What to make of an opera that imitates a musical that imitates an opera? That is basically what has happened in the latest production of La Bohème at the Kennedy Center. Puccini's original opera, which took place in Paris ca. 1840, was later remade into the Broadway musical Rent (incidentally parodied in Team America as Lease). But the current offering by the Washington National Opera combines both with some jarring results: On the one hand you have a classic Puccini opera, the "Quando me'n vo'" aria done well by Alyson Cambridge (Musetta), and solid performances by Slovenian soprano Sabina Cvilak (Mimi) and Mexican tenor Arturo Chacón-Cruz (Rodolfo). On the other hand, you've got Rodolfo recording Mimi with a Camcorder, shown on a screen on stage, while she is singing. Other cast members are using cell phones and cell phone cameras. It's just a little distracting.
On the other hand, the use of surtitles made for some amusing moments--particularly when Mimi lay dying and saying, "I could really use a muff." Then Musetta comes to her aside and lets Mimi touch her muff. "It's so soft!" Mimi sings. Indeed. (Why am I the only one laughing?)
It's all really funny because I don't remember what the occasion was, but like nine years ago half of America kept insisting that perjury wasn't a real crime and no one ever actually got prosecuted for it. So weird.
My friend Andrew Breitbart is doing a Breakfast Table-like dialogue in the LAT with a writer named David Ehrenstein. In today's entry, Breitbart attributes to Ehrenstein, in passing, a love of America. Here's Ehrenstein's response:
I'm not so sure about the "love my country" bit as I'm markedly disenchanted with the entire concept of all nation-states. Move an inch beyond language and culture and their meaning and purpose almost invariably mirrors that of the Crips and the Bloods.
I can't tell if he's putting us on here, because putting aside "language and culture" is like putting aside oxygen and water. Sure, without those two things, the moon is just like Earth!
Mr. Ehrenstein is gay. I wonder if he would find culture to be such a minor thing if he lived in Iran. Here is one summary of Iranian law on homosexuality (remember, laws are derived from culture):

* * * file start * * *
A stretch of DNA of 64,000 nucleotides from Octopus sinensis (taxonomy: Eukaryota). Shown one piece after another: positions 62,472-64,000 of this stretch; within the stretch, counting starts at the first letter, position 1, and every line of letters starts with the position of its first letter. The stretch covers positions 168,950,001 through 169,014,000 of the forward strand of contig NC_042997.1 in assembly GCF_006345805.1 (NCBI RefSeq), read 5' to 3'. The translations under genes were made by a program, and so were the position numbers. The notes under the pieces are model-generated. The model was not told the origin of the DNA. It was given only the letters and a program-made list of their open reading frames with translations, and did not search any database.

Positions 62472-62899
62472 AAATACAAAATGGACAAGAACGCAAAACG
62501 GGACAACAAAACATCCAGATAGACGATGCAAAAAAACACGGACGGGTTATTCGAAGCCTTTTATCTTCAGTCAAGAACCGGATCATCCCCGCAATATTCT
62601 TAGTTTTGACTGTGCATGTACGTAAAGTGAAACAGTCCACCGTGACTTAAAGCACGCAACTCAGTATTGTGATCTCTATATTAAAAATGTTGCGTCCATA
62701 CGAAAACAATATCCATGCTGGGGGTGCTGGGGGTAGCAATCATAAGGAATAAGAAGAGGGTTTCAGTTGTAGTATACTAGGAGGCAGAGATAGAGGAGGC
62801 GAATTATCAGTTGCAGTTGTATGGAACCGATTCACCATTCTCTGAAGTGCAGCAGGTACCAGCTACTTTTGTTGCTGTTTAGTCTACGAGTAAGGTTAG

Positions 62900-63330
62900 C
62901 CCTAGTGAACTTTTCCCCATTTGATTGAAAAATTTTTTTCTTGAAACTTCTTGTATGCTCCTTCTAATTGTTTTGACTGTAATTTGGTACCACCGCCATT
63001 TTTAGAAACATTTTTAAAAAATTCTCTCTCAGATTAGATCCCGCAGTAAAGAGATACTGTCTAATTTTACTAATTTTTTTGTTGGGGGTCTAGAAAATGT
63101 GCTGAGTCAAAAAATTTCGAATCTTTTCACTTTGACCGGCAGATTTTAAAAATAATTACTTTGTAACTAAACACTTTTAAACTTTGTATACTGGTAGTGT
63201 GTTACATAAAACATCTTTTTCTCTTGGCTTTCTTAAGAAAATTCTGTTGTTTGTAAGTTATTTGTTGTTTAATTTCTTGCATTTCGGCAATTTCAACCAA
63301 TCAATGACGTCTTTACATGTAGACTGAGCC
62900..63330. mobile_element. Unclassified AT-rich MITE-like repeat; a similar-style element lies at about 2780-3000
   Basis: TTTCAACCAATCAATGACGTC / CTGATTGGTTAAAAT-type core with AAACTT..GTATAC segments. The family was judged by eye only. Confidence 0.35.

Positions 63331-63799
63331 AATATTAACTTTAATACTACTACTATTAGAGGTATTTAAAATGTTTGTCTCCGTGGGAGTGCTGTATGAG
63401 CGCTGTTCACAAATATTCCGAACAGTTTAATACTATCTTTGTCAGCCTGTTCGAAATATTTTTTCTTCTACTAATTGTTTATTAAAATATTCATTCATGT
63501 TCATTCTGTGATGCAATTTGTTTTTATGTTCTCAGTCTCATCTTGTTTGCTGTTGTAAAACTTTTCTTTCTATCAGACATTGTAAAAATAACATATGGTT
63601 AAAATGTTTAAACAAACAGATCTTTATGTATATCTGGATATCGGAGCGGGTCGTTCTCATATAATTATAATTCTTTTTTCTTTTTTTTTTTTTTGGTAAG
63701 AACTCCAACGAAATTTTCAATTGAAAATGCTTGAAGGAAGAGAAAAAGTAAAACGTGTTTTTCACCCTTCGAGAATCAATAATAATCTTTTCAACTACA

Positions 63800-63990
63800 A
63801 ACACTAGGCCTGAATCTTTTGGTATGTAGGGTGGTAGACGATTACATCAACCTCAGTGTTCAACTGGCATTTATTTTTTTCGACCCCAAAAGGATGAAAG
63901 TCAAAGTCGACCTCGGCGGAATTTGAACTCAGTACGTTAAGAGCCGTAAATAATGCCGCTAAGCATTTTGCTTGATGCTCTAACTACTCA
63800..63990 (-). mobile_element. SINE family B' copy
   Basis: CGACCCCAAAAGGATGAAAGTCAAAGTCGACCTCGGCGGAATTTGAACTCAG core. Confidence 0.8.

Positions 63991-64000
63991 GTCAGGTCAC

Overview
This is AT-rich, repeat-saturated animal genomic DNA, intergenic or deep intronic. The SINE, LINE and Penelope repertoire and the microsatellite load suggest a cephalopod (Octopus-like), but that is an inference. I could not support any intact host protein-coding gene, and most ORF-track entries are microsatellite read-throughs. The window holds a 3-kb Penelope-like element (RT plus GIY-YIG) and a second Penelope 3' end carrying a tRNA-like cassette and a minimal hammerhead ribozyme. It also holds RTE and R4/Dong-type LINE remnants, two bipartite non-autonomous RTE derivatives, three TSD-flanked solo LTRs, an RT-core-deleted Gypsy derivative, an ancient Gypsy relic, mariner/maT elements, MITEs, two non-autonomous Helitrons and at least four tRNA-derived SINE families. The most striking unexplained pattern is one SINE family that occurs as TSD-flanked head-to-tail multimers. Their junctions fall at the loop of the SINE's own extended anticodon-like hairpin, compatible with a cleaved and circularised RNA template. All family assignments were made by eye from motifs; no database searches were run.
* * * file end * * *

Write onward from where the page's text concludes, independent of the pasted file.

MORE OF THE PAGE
Iranian law dictates that penetrative male homosexual activity be punished with death, while non-penetrative activity is punished with lashes until the fourth offense, when death becomes the punishment. Female homosexuality is punished with lashes, also until the fourth offense, when death becomes the punishment.
But sure, other than little stuff like that, all nations are just big groups of gang-bangers.
A few years ago I made some trouble with a piece about women's sports that pointed out that women really can't compete with men on the playing field. I was egged on by ads from Gatorade and Nike and the WNBA which all carried the same general theme: Women are just as strong and fast and athletic as men are. Which is crazy. The most telling of the examples I found was Marion Jones, whose 2000 Olympic gold medal performance in the 200m would have earned her a fourth-place finish in the high school boys state finals that year in New Jersey.
It seems that the political line has changed on women's sports, as now exemplified by a new Nike ad:
"Are boys bigger, stronger, and faster? Yes. Is that all that has to do with being an athlete? No."
"It's not a girl thing. It's not a boy thing. It's a skills ["skillz"? -ed] thing."
Well, okay. Except that the logic of this points either to (a) uni-sex professional sports leagues, or (b) no longer bothering to keep score. (We'll leave aside that on the question of skills, too, men tend to be better than women. If you have any doubts, watch the passing and dribbling during a WNBA game some time.)
In another set of Nike ads for the U.S. women's World Cup team, the slogan tells us that they're "The best team you never heard of."
What I don't understand is why there's this vaguely accusatory stance from women's sports. Why do we have to pretend that female athletes are something that they're not? Shouldn't it be enough to appreciate them on their own terms?
Allow me to give props to my colleague Jonathan V. Last for doing some outstanding reporting in the current Weekly Standard on the subject of Second Life. Yes, all these months he's been playing as a "resident" just for this piece and I am sure he will no longer be active in that world now that the story has been published. Also, I haven't played Civ in a week.
In any event, I think JVL held back in describing the Second Life convention he attended in Chicago. Let's just say the actual Second Lifers are, well, larger than life. Enjoy.
No disrespect to Anthony Lane, but Variety's Todd McCarthy is the best movie critic in America. Here's an example of why, from his review of Elizabeth: The Golden Age: